The study focuses on how attention is drawn to human rights issues in online communication by Human Rights Watch (HRW) and Amnesty International. A content analysis of online forums of HRW and Amnesty International was conducted by monitoring their web sites and Facebook and Twitter pages over a period of three months. In addition, two expert interviews with representatives of Amnesty Finland were conducted to better understand how the organization's online communication activities relate to its policies in drawing attention to human rights.

Findings

Based on this study, drawing attention to human rights issues is a goal that leads to active online communication. NGOs aim at attracting attention to their issues online by initiating a dialogue via online forums and motivating the public to participate in activities that may influence the media and the political agenda. The existing agenda‐setting research tends to emphasize the role of journalists in setting the public agenda, and mentions NGOs primarily as a source for journalists and as a political player. The online environment shows, however, that these NGOs mostly aim at setting the public agenda to create social change, while the media and political agenda are also not forgotten.

Research limitations/implications

This study suggests that the interdependence of the media, public and political agendas is more complex than has thus far been considered in agenda‐setting theory, especially in the current online environment. It investigates online agenda setting by two international NGOs, but does not discuss the role of the media or the public at large in their relationship with these NGOs. As this study has a limited time frame, a content analysis over a longer period and interviews with representatives of a wider variety of NGOs could be a next step. Future research could also compare the online communication of NGOs with that of profit organisations.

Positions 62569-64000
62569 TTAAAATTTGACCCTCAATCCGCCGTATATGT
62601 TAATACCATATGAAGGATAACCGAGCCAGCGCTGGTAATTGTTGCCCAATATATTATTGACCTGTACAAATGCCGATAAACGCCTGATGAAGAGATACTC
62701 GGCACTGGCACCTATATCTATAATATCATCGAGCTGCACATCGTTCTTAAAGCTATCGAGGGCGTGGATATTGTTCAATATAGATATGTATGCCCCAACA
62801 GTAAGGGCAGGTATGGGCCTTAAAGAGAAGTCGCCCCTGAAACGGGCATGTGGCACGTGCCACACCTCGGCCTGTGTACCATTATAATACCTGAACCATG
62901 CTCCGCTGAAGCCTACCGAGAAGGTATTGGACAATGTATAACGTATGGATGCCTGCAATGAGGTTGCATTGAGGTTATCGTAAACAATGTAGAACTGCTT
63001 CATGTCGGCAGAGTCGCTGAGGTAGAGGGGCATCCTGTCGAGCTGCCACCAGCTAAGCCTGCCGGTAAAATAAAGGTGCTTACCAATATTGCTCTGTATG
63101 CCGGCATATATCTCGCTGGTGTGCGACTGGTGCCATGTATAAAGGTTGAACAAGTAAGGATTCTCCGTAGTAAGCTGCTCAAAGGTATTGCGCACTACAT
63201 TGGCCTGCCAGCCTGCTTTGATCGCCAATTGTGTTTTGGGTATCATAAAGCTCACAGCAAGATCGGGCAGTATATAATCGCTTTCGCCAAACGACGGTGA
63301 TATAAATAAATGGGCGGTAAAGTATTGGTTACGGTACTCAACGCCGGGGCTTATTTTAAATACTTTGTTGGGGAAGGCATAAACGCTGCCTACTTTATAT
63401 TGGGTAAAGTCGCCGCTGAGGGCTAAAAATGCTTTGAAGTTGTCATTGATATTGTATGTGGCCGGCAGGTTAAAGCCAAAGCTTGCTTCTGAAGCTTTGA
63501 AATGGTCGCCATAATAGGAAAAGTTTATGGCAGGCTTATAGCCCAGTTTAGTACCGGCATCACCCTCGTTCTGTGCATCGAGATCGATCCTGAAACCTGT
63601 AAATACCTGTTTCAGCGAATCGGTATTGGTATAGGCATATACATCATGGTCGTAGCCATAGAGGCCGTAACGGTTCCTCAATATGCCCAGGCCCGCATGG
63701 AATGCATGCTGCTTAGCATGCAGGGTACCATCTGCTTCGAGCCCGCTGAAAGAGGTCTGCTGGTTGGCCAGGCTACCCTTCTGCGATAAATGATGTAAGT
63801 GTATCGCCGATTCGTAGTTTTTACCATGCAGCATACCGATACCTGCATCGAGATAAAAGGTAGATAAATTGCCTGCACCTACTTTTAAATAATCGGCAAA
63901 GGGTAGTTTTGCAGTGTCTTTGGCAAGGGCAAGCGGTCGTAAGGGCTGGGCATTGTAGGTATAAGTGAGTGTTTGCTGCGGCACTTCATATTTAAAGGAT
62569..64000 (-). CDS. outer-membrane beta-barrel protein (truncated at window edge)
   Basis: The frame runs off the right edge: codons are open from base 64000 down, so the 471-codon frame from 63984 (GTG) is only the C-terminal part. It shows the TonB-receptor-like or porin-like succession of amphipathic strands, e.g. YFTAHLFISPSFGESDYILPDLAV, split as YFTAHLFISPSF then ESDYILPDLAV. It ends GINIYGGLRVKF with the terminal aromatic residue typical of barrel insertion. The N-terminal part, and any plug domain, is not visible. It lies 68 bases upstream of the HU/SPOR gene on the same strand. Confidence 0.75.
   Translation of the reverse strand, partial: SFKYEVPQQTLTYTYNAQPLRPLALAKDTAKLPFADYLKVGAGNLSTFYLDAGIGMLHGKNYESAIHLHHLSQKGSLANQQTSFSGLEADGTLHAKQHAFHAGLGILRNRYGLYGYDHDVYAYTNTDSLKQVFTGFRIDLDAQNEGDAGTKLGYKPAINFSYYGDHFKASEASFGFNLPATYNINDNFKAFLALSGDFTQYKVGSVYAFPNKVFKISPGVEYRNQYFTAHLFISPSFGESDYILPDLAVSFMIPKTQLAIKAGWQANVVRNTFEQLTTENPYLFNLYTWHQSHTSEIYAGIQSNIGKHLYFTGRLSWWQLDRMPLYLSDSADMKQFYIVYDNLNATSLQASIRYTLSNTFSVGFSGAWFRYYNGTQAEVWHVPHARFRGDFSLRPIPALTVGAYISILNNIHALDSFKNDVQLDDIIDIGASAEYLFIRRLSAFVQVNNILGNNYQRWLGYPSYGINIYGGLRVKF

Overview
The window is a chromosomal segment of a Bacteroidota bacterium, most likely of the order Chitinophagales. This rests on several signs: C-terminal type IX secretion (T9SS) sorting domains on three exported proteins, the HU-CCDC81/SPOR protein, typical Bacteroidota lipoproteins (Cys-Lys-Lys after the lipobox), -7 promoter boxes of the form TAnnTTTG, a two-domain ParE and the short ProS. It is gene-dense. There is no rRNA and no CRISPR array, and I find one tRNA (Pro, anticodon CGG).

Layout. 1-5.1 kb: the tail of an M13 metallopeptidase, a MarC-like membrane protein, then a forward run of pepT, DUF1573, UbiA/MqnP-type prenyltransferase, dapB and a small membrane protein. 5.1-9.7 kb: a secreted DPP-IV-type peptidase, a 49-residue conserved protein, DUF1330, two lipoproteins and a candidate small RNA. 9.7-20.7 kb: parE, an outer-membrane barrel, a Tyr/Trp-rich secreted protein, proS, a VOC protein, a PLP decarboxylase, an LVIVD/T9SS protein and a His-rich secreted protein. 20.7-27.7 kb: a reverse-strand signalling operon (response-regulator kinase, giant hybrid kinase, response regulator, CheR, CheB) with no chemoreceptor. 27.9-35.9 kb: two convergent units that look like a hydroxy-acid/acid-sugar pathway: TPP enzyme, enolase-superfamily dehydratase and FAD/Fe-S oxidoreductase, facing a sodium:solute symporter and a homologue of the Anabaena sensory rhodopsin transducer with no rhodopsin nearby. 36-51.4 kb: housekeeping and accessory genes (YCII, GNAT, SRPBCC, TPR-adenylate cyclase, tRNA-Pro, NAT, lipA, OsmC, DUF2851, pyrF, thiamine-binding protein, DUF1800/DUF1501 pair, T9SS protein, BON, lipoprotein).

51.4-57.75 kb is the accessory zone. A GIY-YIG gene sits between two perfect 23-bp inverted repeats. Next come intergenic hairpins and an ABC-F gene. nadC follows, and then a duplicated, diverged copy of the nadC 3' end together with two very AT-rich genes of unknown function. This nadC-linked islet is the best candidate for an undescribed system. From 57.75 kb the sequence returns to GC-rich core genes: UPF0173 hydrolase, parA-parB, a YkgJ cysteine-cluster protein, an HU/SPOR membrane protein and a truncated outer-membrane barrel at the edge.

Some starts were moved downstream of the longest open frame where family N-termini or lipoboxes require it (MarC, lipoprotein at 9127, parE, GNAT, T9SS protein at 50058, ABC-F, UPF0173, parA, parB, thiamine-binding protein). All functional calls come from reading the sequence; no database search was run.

Practical implications

The findings show how agenda setting is supported by intricate multi‐platform activities in the present‐day online environment by the organizations studied in order to initiate a dialogue on societal issues. This suggests that in the online environment, the media, public and political agendas are becoming increasingly interrelated and within this triangle the public agenda seems to be gaining further in importance.

Originality/value

The impact that NGOs have on today's society is growing, and hence studying their online agenda setting is valuable from the perspective of corporate communication. International NGOs early on recognised the value of online communication.